Like most hand held massagers our General Purpose Massager is a sealed unit. This keeps out dust and moisture but holds in heat which can damage or shorten the life of parts. Always allow to cool after 15 minutes of use.

Using a hand held massager 3
Use over cloth or clothing to avoid infection or skin irritation

Use over clothing or a cloth

To prevent irritation, minimise the risk of transmitting infection, and help keep the head of the massager clean please use over cloth or a layer of clothing. You will not need to rub with the massager so there is no need for oil or other lubricants.

Horizontal vs vertical
It is much easier when the part you are massaging is horizontal

Using the weight of the massager

Our General Purpose Massagers only weigh about 1.3kg, but holding this weight for a prolonged time can cause fatigue. We recommend that you position the part to be massaged horizontal. That way the weight of the massager is supported by the part being massaged and the massager only needs guiding to maintain position. The weight of the massager then is often enough to apply downwards pressure on the head.

Which head to use?

This often comes down to personal preference. However, our massagers work by sending vibrations into the tissues, which the larger flat head does very well. The multi projection head is not for "digging in", but helps resist pattering at higher speeds. The smaller head is useful for accessing some harder to get to areas.

Potential uses and benefits

One of the major benefits of having your own hand held massager is that it allows you to have practically unlimited quality massage therapy. This opens up a host of opportunities. Please see the following for some examples.

Musculoskeletal problems and pain syndromes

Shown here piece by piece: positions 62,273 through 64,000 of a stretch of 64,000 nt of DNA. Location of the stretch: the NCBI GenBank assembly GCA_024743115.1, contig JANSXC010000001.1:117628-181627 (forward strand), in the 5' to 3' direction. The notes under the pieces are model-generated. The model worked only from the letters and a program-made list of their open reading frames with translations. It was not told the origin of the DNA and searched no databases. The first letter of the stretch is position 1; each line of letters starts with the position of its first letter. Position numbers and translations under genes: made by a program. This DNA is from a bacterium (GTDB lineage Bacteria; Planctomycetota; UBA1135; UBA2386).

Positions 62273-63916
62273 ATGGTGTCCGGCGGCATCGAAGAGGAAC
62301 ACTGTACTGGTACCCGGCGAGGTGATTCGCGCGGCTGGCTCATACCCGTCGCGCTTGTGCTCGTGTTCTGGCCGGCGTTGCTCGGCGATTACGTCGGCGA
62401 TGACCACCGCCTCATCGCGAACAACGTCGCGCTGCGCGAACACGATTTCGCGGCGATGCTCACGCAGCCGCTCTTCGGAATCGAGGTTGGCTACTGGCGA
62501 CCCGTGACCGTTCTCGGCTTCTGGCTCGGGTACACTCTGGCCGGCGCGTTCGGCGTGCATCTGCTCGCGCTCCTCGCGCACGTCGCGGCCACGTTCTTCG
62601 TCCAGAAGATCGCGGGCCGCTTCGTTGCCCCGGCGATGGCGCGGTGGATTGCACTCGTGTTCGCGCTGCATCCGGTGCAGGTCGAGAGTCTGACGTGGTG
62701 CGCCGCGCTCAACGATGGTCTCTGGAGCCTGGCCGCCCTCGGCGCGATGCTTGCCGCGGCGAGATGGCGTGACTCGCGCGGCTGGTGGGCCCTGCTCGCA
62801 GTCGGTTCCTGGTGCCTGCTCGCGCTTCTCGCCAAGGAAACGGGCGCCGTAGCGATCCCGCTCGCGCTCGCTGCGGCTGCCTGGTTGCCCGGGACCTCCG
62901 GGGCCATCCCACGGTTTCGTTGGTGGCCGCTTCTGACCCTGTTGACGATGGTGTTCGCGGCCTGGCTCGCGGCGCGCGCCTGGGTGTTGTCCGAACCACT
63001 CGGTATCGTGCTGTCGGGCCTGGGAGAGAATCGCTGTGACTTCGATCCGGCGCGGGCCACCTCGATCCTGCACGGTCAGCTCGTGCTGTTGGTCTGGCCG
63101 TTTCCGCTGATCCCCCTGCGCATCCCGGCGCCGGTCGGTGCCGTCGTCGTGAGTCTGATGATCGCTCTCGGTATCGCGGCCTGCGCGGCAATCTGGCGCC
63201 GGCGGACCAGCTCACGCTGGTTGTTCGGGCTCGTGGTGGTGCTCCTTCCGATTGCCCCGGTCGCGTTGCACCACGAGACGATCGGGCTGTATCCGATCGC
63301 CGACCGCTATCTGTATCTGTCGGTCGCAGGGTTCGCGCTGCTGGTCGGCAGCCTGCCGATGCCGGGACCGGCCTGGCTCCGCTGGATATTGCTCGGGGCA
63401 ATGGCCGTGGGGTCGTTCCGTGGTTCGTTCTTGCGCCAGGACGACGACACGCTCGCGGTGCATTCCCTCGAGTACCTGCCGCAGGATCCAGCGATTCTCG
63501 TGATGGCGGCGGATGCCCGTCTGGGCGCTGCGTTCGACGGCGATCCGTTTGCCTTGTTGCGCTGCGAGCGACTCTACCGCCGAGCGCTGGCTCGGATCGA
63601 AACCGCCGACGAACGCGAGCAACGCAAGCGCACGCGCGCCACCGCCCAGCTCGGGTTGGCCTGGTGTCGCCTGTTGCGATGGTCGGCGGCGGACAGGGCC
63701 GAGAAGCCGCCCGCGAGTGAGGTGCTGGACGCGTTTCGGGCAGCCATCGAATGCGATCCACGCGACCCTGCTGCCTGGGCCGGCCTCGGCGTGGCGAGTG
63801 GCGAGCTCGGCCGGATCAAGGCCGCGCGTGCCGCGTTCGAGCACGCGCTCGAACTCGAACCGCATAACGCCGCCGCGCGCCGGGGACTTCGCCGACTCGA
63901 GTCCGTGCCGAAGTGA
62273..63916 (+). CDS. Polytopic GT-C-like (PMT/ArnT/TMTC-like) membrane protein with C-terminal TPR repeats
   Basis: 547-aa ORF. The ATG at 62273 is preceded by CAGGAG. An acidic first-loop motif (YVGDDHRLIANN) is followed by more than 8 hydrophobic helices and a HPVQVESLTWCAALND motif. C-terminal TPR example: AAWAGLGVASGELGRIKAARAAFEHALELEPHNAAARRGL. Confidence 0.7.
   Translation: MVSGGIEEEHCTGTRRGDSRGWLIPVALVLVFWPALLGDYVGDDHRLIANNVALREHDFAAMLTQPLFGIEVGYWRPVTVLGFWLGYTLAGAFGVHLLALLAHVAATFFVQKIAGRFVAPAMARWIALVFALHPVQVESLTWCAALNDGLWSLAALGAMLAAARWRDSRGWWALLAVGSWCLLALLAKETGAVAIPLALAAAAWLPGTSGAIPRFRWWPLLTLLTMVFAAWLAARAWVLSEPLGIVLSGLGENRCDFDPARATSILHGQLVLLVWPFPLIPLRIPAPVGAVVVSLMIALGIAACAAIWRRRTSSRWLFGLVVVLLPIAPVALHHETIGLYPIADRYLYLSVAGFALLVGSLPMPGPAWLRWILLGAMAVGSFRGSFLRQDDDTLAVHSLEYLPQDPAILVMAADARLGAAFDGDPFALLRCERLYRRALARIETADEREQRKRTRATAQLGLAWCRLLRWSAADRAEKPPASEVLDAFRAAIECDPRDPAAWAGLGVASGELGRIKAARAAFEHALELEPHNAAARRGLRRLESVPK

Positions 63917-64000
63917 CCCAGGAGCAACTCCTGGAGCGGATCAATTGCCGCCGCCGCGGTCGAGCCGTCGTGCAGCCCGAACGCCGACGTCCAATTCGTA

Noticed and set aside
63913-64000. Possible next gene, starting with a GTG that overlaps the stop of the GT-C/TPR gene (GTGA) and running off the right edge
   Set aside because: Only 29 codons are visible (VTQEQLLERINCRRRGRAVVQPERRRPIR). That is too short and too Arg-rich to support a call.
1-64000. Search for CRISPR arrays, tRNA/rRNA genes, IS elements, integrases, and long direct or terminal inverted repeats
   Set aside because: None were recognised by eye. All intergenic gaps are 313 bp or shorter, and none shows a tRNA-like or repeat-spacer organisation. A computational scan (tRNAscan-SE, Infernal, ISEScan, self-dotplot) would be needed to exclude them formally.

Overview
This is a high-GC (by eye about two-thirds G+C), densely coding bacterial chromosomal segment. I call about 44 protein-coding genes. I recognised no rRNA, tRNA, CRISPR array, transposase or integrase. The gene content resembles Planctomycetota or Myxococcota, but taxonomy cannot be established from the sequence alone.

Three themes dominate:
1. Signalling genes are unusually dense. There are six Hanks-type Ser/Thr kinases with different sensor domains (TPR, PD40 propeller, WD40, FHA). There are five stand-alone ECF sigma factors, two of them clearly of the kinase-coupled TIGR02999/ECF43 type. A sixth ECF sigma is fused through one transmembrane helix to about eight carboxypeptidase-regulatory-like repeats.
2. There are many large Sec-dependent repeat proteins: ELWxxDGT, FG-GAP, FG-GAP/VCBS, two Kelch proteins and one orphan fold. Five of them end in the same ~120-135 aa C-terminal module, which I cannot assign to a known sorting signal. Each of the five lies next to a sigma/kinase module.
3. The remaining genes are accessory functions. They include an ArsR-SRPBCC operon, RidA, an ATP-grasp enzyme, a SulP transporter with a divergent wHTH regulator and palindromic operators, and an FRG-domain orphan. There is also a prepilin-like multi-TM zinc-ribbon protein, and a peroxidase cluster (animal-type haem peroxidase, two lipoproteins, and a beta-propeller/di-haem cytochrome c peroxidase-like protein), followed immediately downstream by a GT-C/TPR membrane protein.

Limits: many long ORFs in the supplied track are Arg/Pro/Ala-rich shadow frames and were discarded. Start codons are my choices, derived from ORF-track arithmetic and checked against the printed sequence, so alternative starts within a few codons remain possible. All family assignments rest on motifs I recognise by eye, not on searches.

What is the best treatment for trigger points
Tennis elbow
Shoulder pain

Sports and exercise

The sports and exercise guide to vibration massage
The practical, science based guide to post exercise recovery
Sports performance
Foam rollers

Rehabilitation

Functional rehabilitation
Does vibration help healing

Health and wellness

Massage for health and wellness
The benefits of preventive massage

Fibromyalgia and chronic pain

Does massage help fibromyalgia

Things to be wary of when using a massager

Poor usage techniques

We have three big problems encouraging people to drive the heads of massagers into muscles thinking they are getting better penetration. Not only do vibrations from a quality vibration massager always penetrate further, pressing in greatly increases the risk of causing damage or injury.

Problems that encourage people to press in and damage themself

  1. The use of manual massage techniques when using a vibration massager. This is a bit like using a chainsaw like an axe.
  2. Ineffective consumer massagers that come with heads designed to press in.
  3. Manufacturers of percussion massagers wrongly claiming that they get extra benefits because the heads of their machines are driven into the muscles.

Warnings

The following is a copy of the warnings we give for our General Purpose Massager.

Massager warnings

Professionals

DrGraeme massagers were originally built by Dr Graeme for use in his clinic, and to prescribe to his patients for additional self use at home. Now these are used by colleagues and other professionals for similar purposes. If you are a professional and wish to know more about this therapy, or possibly get a sample massager to trial please check out our practitioner page.

We are continually adding more information on research and uses. Subscribe below to have us email them to you "hot off the press".

Dr Graeme

About Dr Graeme

Several years ago Dr Graeme, a Chiropractor practicing in Victoria, Australia was looking for a serious hand held massager his patients could use at home to get the extra quality massage they needed. The ones he found in the shops and on-line for home use looked nice but were not serious, and... read more